The human body functions in a 360-degree world and as such require a balance of integrated muscles working together to accelerate, decelerate and stabilize the skeleton at various angles and ranges. Machines and symmetrical training create an unnatural environmental stress. This causes adaptations to a stress that is not consistent with the body’s design. (source: https://www.ncsf.org/blog/25-usingasymmetricalexercisetocorrectbilateraltrainingproblems)
Whatever type of training you do, remember that the body’s sole function is to habituate and economize your movements. The body’s hard wiring is designed to be maximally efficient while preventing excessive calorie loss and exhaustion. This runs counter to most people’s fitness goals of weight loss, increased strength, and endurance.
Asymmetrical training is a great way to confuse the body’s hard wiring, at least for 6 weeks or so, but then you have to change your routine again.
THIS PROTOCOL HAS A WARNING LABEL.
If you have been training consistently for a year, I’d say, “it’s safe for you to do this protocol”. If not, be sure that you hire a trainer or coach to make sure that your form, strength, and endurance are up to par for these type of exercise protocols. Now, if you are a teenager or fit enough to be a Divison 1 college or Olympic athlete… go for it.
This warning is for the rest of us normal humans who have a 9 to 5 job and wish to be able to walk, sit or stand without surgery.
I do know lots of people who are interested in or currently attend HIIT classes (High-Intensity Interval Training)
and most began because their gym is offering it. Remember that the whole concept behind this was to take professional and Olympic athletes to a new level of strength. That doesn’t mean you shouldn’t do it. It does mean that you probably will want to work through the other 3 protocols, first.
Sample Asymmetrical Routine
Here’s a sample routine. This can be done is several ways depending on your current workout and your strength or exercise goals. Strength Training for regular humans is designed to be done 1-2 (no more than 3) times per week. You will need time to recover.
*Fun Fact – your body will continue to burn calories for 14 hours after strength training
Do 3-5 repetitions of each exercise with 1-2 minutes rest. You may do them in order or do all 3-5 sets of each exercise before going to the next one.
If you need to rest longer, go ahead. Strength training isn’t about keeping your heart rate in the aerobic zone, it’s about having the weight heavy enough to challenge you.
This is a true HIIT format and you will need a Tabata app.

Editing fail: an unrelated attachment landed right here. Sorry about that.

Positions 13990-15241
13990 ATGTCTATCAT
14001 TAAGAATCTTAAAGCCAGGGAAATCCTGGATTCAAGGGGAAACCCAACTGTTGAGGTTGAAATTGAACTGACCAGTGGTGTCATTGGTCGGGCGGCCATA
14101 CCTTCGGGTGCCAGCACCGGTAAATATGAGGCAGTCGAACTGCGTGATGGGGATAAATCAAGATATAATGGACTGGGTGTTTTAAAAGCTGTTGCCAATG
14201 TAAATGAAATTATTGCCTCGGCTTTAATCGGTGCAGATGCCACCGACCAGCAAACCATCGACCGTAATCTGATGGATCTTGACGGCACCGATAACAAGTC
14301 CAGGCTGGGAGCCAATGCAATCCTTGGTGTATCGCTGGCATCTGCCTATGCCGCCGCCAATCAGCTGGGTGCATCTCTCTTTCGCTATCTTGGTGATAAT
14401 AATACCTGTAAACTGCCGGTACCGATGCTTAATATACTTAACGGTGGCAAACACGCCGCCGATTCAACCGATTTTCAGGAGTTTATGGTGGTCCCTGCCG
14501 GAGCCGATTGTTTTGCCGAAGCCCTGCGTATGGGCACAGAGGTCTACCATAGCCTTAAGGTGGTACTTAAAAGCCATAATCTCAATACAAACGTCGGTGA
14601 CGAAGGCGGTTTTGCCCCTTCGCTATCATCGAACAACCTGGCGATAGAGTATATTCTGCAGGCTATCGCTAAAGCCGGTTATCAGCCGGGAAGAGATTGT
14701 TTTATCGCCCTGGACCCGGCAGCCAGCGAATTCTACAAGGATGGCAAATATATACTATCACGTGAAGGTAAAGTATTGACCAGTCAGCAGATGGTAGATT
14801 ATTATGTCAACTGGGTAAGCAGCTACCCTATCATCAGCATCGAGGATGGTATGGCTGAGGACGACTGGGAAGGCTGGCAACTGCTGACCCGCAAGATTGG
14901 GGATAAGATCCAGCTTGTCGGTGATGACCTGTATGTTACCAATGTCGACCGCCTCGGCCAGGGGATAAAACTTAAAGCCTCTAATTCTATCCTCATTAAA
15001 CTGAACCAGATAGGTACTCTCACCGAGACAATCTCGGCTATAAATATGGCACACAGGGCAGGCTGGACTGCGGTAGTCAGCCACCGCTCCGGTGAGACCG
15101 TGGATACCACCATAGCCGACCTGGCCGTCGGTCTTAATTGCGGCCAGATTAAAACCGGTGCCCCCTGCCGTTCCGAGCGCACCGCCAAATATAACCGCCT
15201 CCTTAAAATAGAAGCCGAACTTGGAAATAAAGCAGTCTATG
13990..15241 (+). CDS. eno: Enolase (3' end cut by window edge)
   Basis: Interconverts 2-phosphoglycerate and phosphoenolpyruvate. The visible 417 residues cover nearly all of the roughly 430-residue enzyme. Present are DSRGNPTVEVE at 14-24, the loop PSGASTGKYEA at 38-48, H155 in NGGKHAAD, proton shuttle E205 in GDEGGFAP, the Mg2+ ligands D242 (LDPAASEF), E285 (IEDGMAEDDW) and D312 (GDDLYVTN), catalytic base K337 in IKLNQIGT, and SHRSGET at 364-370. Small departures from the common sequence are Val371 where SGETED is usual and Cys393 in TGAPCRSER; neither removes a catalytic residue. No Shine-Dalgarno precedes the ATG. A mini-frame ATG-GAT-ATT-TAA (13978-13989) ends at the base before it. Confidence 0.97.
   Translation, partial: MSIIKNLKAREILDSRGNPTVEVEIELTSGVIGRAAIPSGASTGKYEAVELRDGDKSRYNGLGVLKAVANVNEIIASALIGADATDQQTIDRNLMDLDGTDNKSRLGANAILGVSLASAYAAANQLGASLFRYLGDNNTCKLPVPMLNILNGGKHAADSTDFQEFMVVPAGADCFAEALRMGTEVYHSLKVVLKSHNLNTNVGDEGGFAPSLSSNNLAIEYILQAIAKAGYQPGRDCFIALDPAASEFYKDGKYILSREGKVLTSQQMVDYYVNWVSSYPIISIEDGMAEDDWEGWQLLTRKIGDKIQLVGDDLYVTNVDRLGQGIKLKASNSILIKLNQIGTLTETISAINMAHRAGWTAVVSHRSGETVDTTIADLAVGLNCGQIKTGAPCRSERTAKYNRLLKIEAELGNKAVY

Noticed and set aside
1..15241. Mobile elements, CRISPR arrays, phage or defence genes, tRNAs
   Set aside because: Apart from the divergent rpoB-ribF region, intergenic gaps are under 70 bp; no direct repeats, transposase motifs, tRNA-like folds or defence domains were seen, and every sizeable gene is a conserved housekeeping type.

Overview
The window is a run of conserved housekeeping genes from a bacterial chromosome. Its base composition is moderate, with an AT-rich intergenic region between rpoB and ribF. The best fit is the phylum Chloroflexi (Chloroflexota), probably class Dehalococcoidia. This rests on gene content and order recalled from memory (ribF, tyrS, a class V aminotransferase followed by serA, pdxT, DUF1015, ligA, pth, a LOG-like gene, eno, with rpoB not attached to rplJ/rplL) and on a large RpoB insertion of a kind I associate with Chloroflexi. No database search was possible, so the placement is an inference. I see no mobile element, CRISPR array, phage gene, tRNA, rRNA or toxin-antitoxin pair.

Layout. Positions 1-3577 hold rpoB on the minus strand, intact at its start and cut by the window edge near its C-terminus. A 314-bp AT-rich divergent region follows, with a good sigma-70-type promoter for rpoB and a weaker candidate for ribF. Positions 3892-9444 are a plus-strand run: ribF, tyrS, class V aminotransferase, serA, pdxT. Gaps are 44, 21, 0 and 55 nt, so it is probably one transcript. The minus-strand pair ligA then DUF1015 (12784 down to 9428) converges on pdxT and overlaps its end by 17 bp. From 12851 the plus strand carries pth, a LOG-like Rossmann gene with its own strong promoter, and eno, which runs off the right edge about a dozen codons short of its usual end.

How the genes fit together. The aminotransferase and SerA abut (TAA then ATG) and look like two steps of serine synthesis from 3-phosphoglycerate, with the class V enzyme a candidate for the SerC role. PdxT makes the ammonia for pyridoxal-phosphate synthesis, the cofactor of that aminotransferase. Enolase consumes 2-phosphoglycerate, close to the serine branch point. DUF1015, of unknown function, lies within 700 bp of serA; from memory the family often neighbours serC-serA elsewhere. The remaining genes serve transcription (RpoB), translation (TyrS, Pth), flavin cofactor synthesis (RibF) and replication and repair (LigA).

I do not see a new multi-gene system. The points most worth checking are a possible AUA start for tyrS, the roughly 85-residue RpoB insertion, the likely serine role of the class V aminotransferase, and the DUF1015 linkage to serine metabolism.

Pair two exercises for your first round. Then the next two. And then the last two.
The whole routine will take 22 minutes, that includes a 5-minute warm-up and cool down
The Tabata settings are:
20 seconds of 1 st exercise
10 seconds rest
20 second of 2nd exercise
10 seconds rest
repeat for a total of 4 minutes
rest 1 minute
repeat until all exercises are completed
One of the simplest push exercises. This can be done with a ball, a dumbbell or any other height changing device.
The goal is to make one side of the chest work harder than the other. Switch arms between sets.
Pull exercise are actually more important than push exercises. The muscles in the back get longer and weaker as we age, so special emphasis needs to be placed on these muscles groups. Switch arms between sets.
The hinge is the King of exercise. The stronger your glutes (buttocks) and hamstrings are, the less torque, pressure, and strain on the back. Switch legs between sets.
These can be done with or without a strap. If you are new to pistol squats, I recommend safety, always. A good quality strap can be found on Amazon (TRX is my favorite) for less than $100 dollars. This strap will come in handy for lots of other exercises and it’s cheaper than a gym membership.
A deceptively simple exercise. Walk for 20 seconds or 20 meters. Switch arms between sets. Loaded carry is one of those exercises that we eliminated right about the same time we invented the wheel. This exercise burns TONS of calories. My personal favorite is to carry on or two baskets while shopping, instead of using a shopping cart.
Sorry, there are no photos for the get-back-up exercise and this video will help you get the concept.
I recommend that you just do the simple version. Use one side to get up and quickly as possible for 5 repetitions or 20 seconds depending on which routine you are doing.
Try this routine for 6 weeks and see how fast your strength and coordination improves. If you need any help with the exercises or just have a few questions, feel free to contact me by phone at 214-702-3374 or by email.